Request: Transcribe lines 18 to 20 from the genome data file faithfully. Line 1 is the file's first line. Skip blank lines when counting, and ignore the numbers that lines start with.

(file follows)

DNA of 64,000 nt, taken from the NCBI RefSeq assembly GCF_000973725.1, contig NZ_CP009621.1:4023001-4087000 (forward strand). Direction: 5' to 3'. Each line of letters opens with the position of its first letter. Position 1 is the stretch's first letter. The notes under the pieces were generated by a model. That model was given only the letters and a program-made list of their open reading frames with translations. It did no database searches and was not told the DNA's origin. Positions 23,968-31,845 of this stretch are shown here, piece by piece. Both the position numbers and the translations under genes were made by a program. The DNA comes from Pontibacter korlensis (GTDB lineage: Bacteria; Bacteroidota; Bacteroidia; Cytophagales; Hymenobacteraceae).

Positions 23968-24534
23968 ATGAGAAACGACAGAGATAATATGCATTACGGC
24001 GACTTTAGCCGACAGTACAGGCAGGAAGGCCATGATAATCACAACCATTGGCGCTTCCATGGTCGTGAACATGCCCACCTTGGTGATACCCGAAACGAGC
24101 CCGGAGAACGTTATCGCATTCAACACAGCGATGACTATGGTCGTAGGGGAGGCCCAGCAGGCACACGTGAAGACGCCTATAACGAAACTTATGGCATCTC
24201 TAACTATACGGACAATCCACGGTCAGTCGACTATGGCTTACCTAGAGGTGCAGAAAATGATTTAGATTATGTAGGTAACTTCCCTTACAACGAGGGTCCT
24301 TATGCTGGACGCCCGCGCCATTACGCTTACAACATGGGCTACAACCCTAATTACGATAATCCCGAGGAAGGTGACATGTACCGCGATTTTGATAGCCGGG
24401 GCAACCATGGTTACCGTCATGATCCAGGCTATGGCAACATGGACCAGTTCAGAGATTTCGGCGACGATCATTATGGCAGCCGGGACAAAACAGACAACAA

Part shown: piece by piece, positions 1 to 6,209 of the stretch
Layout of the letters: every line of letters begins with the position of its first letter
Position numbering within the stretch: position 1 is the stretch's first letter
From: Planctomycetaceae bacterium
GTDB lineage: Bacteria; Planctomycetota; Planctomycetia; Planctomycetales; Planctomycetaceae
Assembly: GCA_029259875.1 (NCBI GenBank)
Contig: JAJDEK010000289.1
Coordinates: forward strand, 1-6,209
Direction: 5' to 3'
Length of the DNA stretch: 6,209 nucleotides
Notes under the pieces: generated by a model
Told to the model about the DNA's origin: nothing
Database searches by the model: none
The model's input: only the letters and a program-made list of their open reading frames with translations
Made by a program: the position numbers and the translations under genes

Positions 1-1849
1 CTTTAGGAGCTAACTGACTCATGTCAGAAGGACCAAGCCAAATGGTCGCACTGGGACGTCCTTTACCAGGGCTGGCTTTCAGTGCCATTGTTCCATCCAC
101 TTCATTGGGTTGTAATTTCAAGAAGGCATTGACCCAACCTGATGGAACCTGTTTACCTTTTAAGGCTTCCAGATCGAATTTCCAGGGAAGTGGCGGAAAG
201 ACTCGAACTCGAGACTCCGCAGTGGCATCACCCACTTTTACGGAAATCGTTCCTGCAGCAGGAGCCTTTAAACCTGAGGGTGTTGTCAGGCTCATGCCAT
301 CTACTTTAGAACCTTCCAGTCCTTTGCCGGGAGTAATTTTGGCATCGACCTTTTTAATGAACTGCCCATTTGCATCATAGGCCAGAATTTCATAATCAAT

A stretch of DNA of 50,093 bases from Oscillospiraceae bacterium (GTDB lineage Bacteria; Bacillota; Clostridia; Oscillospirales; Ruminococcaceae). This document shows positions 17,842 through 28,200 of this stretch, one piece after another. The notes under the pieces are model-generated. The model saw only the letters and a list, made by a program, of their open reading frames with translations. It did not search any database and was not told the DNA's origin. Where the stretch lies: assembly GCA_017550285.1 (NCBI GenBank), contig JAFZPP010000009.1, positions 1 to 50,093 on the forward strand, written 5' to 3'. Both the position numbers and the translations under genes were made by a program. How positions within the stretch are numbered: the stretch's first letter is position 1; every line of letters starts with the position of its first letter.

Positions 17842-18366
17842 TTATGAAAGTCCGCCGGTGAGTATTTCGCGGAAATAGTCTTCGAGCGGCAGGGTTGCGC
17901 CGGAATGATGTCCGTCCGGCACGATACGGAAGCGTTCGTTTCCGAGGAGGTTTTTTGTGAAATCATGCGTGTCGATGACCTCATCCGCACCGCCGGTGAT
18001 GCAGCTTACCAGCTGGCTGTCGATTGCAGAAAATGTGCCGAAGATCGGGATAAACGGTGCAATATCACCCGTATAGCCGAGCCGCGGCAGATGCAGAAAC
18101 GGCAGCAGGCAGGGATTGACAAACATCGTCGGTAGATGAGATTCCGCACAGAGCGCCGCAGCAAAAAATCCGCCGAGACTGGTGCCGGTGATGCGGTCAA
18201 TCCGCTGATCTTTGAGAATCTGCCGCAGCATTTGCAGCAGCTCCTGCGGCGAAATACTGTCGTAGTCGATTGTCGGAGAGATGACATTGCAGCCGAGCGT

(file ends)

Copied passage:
Length of the DNA stretch: 6,209 nucleotides
Notes under the pieces: generated by a model
Told to the model about the DNA's origin: nothing